As well, the company has to quickly adjust its production mix and increase the supply of other transmissions because customers are now reluctant to buy cars with the seven-speed DSG, said Yale Zhang, director of industry consultancy AutoForesight (Shanghai) Co Ltd.
"Volkswagen's competitors could have an advantage if the company fails to keep up the supply of alternative gearboxes," he said.
With 2.8 million vehicles delivered last year, Volkswagen is the largest passenger car producer in China, its biggest market worldwide since 2009.
With four new vehicle production facilities and three component plants in the pipeline, the company has plans to increase its annual capacity in China to 4 million vehicles in five years.
Zhang said that Volkswagen's long-term performance won't be greatly affected due to its well-established product lineup, facilities and dealer network.
"But it's still a warning bell to all carmakers in China to enhance quality control," he said.
The carmaker and its numerous dealerships in China are now busy preparing for the upcoming recall, yet questions remained whether the replacement of mechatronic unit and software upgrade will solve the problems once and for all.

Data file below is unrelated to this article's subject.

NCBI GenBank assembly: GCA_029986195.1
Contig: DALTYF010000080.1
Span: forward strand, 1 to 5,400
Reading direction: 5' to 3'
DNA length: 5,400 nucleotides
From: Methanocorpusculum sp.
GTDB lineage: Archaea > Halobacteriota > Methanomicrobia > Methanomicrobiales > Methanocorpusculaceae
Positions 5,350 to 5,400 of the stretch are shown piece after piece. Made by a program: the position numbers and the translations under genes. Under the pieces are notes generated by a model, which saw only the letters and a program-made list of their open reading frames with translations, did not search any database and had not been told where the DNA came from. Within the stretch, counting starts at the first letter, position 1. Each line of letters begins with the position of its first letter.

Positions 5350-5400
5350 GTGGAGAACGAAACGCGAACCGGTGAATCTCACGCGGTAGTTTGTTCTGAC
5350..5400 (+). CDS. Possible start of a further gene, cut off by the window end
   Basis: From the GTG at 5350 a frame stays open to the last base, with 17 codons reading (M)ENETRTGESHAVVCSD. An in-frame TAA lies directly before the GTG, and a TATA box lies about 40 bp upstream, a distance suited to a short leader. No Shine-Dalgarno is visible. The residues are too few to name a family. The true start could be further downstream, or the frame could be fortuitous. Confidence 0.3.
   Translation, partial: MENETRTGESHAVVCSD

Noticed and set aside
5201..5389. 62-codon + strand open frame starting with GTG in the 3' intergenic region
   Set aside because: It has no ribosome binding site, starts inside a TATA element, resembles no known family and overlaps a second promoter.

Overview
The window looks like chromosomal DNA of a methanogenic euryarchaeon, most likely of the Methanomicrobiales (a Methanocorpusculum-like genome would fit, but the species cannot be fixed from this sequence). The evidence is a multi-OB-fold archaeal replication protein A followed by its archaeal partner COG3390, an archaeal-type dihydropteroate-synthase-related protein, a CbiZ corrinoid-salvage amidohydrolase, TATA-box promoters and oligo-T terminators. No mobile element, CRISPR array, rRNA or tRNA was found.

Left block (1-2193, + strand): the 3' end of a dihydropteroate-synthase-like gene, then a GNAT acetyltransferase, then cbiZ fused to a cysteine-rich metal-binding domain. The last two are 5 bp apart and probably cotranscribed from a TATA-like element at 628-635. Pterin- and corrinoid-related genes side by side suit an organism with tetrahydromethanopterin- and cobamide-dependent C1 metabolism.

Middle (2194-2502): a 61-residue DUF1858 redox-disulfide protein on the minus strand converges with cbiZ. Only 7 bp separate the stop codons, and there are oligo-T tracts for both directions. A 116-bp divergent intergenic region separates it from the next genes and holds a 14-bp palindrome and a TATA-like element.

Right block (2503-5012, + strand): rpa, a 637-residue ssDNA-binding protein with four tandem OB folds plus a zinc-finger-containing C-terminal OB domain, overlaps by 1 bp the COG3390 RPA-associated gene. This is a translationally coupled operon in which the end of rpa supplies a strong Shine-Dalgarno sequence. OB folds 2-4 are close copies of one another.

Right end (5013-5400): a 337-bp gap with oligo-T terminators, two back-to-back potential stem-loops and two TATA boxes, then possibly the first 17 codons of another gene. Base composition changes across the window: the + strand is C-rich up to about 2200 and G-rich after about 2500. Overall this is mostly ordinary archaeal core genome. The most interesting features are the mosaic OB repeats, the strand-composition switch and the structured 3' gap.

Zhang Xiaotian, an IT engineer in Shanghai and also a Volkswagen car owner, said that he thinks the recall is just crisis management. He said he's not sure if it can fix the problem permanently.
Zhang bought a Volkswagen Lavida last year with a conventional automatic transmission.
"We heard my friend's story of how his Golf lost power on a highway and because of this we didn't choose the DSG version," he said.
"I was told that DSG just doesn't fit the road situation in China, where congestion happens a lot," he said. Similar views are widespread in online auto forums.
Song Jian, a professor at the department of automotive engineering in Tsinghua University, said DSG technology is not mature and Volkswagen actually hasn't found a good solution to the current problems.
"The problems don't occur in every car and not at all times - it appears in, say, only 1 percent of the cars at 0.1 percent of the time," he said.
According to a report by Menutor Consulting, it usually takes 10 years in mass production for a new technology to mature. "It's the same for turbocharged technology, for the gasoline-electric hybrid, and it will be the same for dry-type dual-clutch transmissions (such as the DSG)," said the report.
"We are not criticizing new technologies, but we wish the manufacturers would limit the damage and keep a friendly attitude to solving problems when they promote new technologies," it said. "China is not an adventure playground for them."
Yang Xiaoliang, a VW owner in Zhangjiakou, Hebei province and whose car is among the recalled vehicles, said he really hopes the recall can eliminate the potential risk of power interruption.
"It's not a problem for just DSG owners - it's about the safety of all people on the roads," Yang said. (From China Daily)